If you’re looking for an entry-level job, it’s definitely worth learning the basics before deciding to work in China. “One of the best things about working in China, when you have to order things or have them printed, is how incredibly efficient everything is. you can basically coordinate any purchase and delivery across the country from your phone and it all tends to happen in a matter of days,” says ms cundale. “On the other hand, everything is in Chinese, so it’s a bit difficult when you can’t speak the language very well.”
what is it like to live in china?
Getting to know Chinese food in China
One of the best things about living in China is the food. Cheap, varied and tasty food is just around the corner, and dining out together is by far the most popular way to socialize with the locals. as well as famous dishes like Peking Duck, prepare to be amazed by the rich culinary culture that has no end of delicious surprises.
if you have a craving for western food, the major cities also have plenty of options for pizza, pasta and the like.
what is the cost of living in china?
This varies a lot depending on where you live, with cities being much more expensive, but in Beijing you can rent an apartment for 9,000 yuan (approximately £1,000) a month. many international companies will pay the rent for you as part of your employment package.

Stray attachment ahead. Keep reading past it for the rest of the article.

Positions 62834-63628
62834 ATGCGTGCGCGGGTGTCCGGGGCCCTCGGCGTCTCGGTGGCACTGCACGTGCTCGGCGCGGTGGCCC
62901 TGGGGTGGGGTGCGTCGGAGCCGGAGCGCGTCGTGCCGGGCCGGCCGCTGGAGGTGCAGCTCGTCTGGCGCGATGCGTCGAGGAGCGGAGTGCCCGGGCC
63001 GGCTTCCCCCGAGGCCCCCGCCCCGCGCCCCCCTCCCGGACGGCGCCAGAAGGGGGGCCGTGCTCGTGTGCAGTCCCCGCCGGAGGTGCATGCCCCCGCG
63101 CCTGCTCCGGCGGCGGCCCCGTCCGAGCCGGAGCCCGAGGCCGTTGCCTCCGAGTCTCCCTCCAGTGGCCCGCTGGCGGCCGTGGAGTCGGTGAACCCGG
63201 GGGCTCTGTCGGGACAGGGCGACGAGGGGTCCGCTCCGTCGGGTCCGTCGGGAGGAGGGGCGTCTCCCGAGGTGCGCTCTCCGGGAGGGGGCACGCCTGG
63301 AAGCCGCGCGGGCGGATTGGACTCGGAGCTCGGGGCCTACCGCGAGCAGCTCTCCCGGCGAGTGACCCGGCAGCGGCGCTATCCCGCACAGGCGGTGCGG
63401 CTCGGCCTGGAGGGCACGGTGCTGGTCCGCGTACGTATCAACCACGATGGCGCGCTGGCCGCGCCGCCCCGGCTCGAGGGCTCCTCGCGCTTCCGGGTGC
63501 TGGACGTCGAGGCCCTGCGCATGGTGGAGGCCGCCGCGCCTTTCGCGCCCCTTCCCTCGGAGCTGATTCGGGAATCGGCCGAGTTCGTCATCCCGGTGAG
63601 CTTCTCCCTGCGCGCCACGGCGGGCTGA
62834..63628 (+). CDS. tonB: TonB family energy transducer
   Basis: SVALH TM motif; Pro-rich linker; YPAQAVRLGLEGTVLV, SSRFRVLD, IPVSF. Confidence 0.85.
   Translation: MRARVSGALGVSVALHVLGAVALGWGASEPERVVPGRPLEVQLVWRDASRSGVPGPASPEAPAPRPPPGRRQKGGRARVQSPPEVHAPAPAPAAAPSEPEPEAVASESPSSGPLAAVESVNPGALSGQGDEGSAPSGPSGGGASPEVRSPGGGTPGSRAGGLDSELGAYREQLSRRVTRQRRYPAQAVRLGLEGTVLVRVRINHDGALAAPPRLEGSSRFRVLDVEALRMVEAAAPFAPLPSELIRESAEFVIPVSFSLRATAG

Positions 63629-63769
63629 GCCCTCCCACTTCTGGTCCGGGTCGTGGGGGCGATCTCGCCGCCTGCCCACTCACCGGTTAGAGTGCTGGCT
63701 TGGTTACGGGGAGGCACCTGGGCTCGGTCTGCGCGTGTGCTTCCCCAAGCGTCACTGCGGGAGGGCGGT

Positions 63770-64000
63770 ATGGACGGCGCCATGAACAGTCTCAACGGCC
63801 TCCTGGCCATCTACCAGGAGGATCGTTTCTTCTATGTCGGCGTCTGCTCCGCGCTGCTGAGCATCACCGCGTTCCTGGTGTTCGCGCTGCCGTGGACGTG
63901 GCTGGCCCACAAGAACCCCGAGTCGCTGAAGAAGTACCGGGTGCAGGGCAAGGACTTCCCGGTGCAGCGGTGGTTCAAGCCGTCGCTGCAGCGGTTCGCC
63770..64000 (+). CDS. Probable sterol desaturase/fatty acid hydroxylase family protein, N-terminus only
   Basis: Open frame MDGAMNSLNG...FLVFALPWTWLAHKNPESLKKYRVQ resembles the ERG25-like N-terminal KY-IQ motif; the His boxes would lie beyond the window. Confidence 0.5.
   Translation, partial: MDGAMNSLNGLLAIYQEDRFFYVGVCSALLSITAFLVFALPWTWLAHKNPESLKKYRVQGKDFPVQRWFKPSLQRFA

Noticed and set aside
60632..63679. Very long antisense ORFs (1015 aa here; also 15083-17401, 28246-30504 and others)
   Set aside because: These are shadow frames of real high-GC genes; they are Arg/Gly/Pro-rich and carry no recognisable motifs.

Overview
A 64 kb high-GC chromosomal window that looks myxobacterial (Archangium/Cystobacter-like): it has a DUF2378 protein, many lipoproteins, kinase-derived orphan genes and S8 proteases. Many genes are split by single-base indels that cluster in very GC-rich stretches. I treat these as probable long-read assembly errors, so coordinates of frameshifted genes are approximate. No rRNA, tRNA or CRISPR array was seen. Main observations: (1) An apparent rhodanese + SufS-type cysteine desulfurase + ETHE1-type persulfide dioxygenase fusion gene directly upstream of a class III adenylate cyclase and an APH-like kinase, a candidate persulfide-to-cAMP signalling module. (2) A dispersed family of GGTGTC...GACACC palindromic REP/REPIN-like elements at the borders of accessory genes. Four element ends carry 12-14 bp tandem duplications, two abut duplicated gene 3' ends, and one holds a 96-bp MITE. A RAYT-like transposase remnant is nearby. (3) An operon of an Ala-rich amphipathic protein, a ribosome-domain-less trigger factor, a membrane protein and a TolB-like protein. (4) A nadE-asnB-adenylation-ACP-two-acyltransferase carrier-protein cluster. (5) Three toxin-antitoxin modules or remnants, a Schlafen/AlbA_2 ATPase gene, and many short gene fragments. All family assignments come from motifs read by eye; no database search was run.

local life is generally very cheap, but if you want to do something western, like a night on the town in fancy cocktail bars, expect to pay London prices, if not more.
Chinese social customs
More attention is paid to Chinese customs in Western stereotypes than in reality. but there are some golden rules: accept/offer business cards with both hands; always take off your shoes before entering someone’s house; and be grateful for any food offered.
It is more important to accept habits that might surprise you, such as spitting in the street, smoking indoors and chaotic queues. Also, learn to use chopsticks.
is it safe to live in china?
yes, many expats, especially women, find living in china much safer than in cities like london or new york. street harassment and whistling are virtually unknown to foreigners, and the streets tend to be well lit at night. petty crime rates, particularly among foreigners, appear to be particularly low. there is a large police and CCTV presence in all major cities; Whether this makes you feel more or less safe is up to you, but you’re never far from a local authority if you have a problem.
Where it’s less safe is if you’re driving or cycling: traffic can seem quite chaotic. but have your wits about you and wear a helmet and you’ll probably be fine.
can you use social networks in china?
The vast majority of western social networks, including facebook, twitter, instagram, google, whatsapp, netflix and more, are blocked in china. this can be frustrating. These blocked social media and news websites like the New York Times, The Guardian, and BBC can be accessed using a Virtual Private Network that you have purchased outside of China, but they are not always reliable. local alternatives like baidu and wechat are fine to use in china, but if you want to keep in touch with friends back home, you may have some difficulties occasionally.
You can read more of our Working Around the World series here.